He rocked on his heels, bouncing with energy. His voice was smooth and upbeat, almost cheerful, and his honey eyes reflected it. He was the only team member who was relaxed enough to speak in such a calm and pleasant manner. He could see Lapis’s tense body with her fingerless gloves, her body ready to move. She was faster than almost everyone in this room bar Azurite. Azurite, who was tenser than he had seen the man in a long time. And Calcite, while his posture was relaxed enough for someone who didn’t know him, was tightly wound up and ready to move.

But not Malachite. Malachite was genuinely relaxed, in his element. He was born to fight, he had learned early on. After their escape from Brightheart, Malachite had made them extra cash in underground fighting rings. And he always won. He had yet to meet someone who could take him down, and he was unlikely to ever. It was hard to beat a man made out of steel, after all.​
For many Japanese, min’yō evokes, or is said to evoke, a nostalgia for real or imagined home towns and family.​

It wasn’t the Angels at the door. Min’yo looked at the four figures there, her face neutral. Four unknowns, factors they couldn’t prepare for. There was a good chance they had heard of most of the Resonants, and could be prepared for them instead. They were starting on the back foot here.

She moved her free hand slightly, a signal that Symphony would see in his periphery. A question. He signaled back the answer in turn: they stayed. They couldn’t just go. Techno would come back, and then at least they’d have the numbers advantage. For right now, they had –

“Eh, you all look pretty strong. I’m sure you can manage without us.”

Min let her eyes leave the group of intruders to rest on their new recruit, their wild card. Their monster. While even Symphony had tensed just slightly at the change of situation, Anarcho-Punk had relaxed. Was looking, almost lazily, at the lineup of heroes, and didn’t even set his bag down. He only looked down to cast a sharp, hungry glance at someone who’d started to get up as if prepared to use the heroic entrance to run. They stayed.

She remembered what Symphony had told her about him. Fearless, sharp, and efficient. Efficient hadn’t felt right until this exact moment. When he glanced back up and met her eyes, she could see the smile in his baby blues, before they turned back on the man in the shadows. As clear a communication as any signal between the two team leads.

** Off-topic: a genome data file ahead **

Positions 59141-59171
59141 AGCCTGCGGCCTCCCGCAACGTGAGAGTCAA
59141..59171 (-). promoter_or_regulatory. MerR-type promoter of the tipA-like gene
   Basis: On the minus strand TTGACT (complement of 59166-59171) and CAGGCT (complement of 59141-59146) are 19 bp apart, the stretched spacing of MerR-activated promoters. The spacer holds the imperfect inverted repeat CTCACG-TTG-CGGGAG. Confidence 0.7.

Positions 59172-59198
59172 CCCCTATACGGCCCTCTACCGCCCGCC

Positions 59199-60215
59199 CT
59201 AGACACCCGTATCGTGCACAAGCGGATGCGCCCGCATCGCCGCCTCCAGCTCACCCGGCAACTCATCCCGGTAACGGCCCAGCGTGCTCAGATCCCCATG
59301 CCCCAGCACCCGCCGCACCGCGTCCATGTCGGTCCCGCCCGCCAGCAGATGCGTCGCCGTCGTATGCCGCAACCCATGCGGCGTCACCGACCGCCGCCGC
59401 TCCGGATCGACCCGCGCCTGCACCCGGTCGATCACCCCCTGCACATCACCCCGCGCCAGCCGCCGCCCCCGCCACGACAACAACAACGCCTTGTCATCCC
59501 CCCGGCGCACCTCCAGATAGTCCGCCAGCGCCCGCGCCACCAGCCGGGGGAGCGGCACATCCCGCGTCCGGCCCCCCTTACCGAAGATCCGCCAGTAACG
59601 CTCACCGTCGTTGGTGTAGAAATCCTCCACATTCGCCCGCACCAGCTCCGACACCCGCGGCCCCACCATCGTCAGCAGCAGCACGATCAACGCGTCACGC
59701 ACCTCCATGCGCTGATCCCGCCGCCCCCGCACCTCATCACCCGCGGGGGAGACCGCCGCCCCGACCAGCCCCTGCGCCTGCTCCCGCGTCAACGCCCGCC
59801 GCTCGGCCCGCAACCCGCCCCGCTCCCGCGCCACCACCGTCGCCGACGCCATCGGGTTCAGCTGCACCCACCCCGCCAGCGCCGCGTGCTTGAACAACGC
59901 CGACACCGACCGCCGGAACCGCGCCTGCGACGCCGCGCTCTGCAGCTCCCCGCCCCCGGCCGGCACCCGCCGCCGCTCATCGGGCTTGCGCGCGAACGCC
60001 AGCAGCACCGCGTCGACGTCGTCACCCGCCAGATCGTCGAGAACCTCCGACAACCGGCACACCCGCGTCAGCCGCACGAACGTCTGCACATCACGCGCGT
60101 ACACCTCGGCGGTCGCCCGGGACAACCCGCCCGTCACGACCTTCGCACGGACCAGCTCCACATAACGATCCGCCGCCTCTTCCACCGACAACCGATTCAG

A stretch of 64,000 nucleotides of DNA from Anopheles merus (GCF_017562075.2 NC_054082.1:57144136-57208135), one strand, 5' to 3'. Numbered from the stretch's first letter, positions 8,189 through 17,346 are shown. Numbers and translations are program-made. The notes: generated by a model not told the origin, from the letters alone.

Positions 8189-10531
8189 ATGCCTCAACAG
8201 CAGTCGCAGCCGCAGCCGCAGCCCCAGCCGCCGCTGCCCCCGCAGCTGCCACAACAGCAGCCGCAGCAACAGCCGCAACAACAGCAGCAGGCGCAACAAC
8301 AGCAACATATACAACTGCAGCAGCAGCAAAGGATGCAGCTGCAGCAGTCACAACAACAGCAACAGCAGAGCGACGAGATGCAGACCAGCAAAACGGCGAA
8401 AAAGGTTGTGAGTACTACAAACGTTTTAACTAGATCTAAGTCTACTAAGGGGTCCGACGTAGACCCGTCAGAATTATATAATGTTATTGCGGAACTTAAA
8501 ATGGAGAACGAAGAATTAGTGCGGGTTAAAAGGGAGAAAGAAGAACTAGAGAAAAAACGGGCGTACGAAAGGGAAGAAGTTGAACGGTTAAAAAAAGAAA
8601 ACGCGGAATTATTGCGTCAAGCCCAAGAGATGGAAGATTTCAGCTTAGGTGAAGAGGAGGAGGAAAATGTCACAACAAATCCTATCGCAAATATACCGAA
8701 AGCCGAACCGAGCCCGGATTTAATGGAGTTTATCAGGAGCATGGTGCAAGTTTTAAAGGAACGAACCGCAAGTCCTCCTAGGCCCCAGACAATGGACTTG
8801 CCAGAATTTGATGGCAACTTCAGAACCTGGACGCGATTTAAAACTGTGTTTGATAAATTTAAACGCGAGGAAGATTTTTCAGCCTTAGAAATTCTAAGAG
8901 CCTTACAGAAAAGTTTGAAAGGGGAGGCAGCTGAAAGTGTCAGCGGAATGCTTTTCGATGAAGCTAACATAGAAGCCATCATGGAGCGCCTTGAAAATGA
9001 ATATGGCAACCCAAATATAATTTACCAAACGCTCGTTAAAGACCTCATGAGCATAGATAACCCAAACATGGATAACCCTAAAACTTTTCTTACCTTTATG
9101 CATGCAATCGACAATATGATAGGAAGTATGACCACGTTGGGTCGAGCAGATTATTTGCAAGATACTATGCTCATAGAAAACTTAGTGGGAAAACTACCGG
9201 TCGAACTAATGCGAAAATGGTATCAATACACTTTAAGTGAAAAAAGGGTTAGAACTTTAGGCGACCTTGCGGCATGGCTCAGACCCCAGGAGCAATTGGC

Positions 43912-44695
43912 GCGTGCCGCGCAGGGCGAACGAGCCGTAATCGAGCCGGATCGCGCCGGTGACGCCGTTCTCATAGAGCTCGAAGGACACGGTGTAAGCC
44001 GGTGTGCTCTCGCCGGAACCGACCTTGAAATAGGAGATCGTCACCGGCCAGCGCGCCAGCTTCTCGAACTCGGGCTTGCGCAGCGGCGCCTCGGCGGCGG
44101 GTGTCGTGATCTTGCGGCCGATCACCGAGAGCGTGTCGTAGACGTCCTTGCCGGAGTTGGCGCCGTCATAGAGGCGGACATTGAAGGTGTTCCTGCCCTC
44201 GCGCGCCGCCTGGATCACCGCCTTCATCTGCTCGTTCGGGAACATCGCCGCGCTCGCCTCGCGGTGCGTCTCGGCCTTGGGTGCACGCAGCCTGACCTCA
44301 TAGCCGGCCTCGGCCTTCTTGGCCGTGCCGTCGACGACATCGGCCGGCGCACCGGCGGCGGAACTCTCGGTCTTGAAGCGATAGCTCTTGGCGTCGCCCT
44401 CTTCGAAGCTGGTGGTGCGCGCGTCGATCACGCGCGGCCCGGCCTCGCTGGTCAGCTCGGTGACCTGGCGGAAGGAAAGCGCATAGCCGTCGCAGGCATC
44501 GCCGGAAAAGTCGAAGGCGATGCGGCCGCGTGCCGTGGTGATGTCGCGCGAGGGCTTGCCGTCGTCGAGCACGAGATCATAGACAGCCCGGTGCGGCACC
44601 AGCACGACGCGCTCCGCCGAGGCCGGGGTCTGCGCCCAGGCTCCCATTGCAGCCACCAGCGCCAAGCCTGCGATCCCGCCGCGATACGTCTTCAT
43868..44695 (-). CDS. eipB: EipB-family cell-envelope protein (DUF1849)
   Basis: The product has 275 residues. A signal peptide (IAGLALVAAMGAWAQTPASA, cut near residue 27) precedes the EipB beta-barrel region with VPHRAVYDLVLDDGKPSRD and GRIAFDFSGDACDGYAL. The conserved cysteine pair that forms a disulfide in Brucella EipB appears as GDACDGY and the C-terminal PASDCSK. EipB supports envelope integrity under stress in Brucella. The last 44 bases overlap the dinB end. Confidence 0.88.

That one’s mine.

Some anarcho-punks believe that violence or property damage is an acceptable way of achieving social change. Many anarchists dispute the applicability of the term "violence" to describe destruction of property, since they argue that destruction of property is done not to control an individual or institution but to take its control away.

Because Punk had seen something when the other man looked at him. It had made his skin crawl in the best way, had resonated deep in his chest where most people stored their souls. He addressed metal half-mask, of course. He seemed to be the only one who understood how to play meta-cops and robbers, and Punk seemed to be the only one willing to reciprocate for now. This didn’t seem like part of the routine.

In fact, Min and Symph seemed… worried. They might not be showing it in their faces, but the nose never lied. Had they seen what he’d seen, under the shadows?

Had they seen the other predator?

He had. He let his eyes fall on it again, tall and dark and, in the barely-visible yellow eyes, hungry. Hungry in a way that reflected Punk’s own soul. Hungry in a way that inspired him to smile, with teeth, at the gathered ensemble. That let him relax, let him rest, because in those eyes was something he’d been looking for in this team, had just been worried he’d never see. Someone who would understand, even if they didn’t. Someone who’d play the way he played.